Emily Bazelon and Rebecca Traister are debating the image and reality of Michelle Obama. Traister criticizes Michelle's "mom-ification" by the media. There's no doubt that's been happening. But the source for the momification isn't just media conservatism -- the message is coming in large part directly from the Obama team. Folks like Valerie Jarrett are hitting the airwaves to reassure America that Michelle won't be a "meddler" like Hillary Clinton. No matter what Michelle's level of involvement in crafting this image -- which is, of course, dictated by trying to avoid the mess Hillary got herself into in 1993 -- there's no doubt that the role of first lady involves fulfilling arch-traditional notions of wifely duty. For that reason, it's difficult, even painful, to contemplate first ladydom in the afterglow of Clinton's historic run for the presidency.
Bazelon, for her part, says she isn't "distressed" about the news that Michelle is focusing mostly on moving the family to D.C. and settling the girls into school. "I hope so!" she writes. "Because I want my president-elect working on other pressing matters like our economic crisis." If we're able to divorce image from reality, Bazelon writes, it is clear the Obamas have a marriage of equality and that Michelle is planning on wielding her first lady power to feminist good by speaking out on behalf of working mothers and military families.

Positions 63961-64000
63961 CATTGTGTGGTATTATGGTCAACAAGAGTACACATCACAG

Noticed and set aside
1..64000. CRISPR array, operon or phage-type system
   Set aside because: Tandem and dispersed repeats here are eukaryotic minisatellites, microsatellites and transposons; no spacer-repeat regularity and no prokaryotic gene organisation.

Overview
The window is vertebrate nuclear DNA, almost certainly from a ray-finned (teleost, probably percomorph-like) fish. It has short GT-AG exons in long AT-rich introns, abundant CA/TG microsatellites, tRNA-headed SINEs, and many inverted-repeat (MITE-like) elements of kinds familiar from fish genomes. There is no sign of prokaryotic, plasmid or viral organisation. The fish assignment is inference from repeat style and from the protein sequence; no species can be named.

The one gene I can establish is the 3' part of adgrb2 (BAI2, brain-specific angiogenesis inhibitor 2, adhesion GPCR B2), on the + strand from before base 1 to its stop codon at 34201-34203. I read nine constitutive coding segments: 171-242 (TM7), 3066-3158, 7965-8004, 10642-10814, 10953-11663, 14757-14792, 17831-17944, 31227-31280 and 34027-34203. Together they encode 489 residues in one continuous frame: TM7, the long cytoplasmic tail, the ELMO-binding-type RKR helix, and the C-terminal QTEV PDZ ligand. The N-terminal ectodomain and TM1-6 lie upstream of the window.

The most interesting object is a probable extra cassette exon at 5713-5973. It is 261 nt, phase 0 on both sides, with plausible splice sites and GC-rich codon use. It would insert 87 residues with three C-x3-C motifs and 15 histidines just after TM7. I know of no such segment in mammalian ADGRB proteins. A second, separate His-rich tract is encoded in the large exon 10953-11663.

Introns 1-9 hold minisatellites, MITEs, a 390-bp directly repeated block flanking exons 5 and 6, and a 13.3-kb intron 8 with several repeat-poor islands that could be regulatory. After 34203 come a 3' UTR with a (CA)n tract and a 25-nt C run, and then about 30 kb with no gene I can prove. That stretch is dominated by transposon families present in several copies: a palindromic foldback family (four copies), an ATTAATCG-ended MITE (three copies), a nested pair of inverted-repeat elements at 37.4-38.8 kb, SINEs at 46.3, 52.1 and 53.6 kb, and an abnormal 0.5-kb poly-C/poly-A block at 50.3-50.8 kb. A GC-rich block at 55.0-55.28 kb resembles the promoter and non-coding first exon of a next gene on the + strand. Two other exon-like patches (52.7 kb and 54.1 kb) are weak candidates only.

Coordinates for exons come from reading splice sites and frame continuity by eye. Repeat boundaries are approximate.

And I do agree we have to keep the reality of Michelle separate from her highly polished image. One of my favorite anecdotes about the Obamas is that they met when she was his internship supervisor at Chicago law firm Sidley Austin. That Barack Obama was attracted to his boss suggests he's deeply comfortable with women in power and with powerful women -- and I love that about him. I only wish all of America were so comfortable with those concepts. If we were, there might be less of a need for Obama's inner circle, including Michelle, to highlight our new first lady's mommy qualities.